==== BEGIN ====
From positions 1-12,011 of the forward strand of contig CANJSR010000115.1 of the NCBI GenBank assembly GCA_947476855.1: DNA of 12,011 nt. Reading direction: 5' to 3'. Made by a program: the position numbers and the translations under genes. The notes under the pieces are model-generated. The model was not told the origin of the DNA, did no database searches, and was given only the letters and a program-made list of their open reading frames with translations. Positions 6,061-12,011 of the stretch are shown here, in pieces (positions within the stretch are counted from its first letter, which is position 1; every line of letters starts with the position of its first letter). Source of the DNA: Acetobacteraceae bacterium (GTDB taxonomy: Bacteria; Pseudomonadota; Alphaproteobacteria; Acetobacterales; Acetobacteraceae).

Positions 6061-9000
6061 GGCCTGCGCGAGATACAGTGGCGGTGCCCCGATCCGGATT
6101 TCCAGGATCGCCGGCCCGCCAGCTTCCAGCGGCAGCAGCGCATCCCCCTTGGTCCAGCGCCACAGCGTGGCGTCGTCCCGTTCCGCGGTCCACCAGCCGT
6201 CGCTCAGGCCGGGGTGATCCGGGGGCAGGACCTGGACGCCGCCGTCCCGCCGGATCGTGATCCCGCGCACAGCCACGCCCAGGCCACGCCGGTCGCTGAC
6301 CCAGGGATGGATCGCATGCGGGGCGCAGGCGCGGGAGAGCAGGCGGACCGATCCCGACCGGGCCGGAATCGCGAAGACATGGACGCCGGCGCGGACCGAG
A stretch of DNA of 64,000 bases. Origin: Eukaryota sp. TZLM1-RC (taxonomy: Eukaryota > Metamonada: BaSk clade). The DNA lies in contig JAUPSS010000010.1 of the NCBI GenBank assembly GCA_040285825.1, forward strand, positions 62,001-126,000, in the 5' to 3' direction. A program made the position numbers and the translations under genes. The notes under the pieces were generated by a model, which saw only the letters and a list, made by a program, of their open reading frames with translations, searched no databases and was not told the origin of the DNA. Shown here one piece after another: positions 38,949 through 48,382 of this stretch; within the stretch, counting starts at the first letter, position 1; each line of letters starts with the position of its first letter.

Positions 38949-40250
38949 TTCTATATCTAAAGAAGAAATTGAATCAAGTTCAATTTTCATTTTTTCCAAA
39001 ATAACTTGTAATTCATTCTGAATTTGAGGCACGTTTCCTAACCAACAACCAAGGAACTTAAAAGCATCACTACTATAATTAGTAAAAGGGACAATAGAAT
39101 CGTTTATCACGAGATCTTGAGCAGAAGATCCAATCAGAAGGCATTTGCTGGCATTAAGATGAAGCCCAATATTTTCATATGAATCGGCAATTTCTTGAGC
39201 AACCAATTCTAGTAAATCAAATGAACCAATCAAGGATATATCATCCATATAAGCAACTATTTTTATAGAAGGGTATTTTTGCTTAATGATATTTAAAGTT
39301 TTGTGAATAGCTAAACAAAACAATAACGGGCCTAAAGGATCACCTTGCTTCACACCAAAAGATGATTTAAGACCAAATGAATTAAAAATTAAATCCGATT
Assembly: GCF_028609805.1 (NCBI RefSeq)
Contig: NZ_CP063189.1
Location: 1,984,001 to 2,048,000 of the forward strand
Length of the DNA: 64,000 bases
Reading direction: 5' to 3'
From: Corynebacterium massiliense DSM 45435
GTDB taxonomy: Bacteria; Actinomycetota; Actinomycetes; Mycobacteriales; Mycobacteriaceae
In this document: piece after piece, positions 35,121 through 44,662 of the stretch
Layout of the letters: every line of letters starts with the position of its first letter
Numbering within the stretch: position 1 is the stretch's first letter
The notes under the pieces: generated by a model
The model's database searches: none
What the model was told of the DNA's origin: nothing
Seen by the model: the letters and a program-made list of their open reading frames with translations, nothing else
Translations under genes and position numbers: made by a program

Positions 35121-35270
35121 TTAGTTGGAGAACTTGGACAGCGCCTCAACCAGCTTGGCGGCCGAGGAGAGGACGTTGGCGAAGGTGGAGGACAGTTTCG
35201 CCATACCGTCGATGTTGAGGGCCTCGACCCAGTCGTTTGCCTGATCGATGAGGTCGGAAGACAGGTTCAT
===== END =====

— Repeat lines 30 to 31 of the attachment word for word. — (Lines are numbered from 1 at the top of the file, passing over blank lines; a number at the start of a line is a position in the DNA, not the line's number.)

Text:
35121 TTAGTTGGAGAACTTGGACAGCGCCTCAACCAGCTTGGCGGCCGAGGAGAGGACGTTGGCGAAGGTGGAGGACAGTTTCG
35201 CCATACCGTCGATGTTGAGGGCCTCGACCCAGTCGTTTGCCTGATCGATGAGGTCGGAAGACAGGTTCAT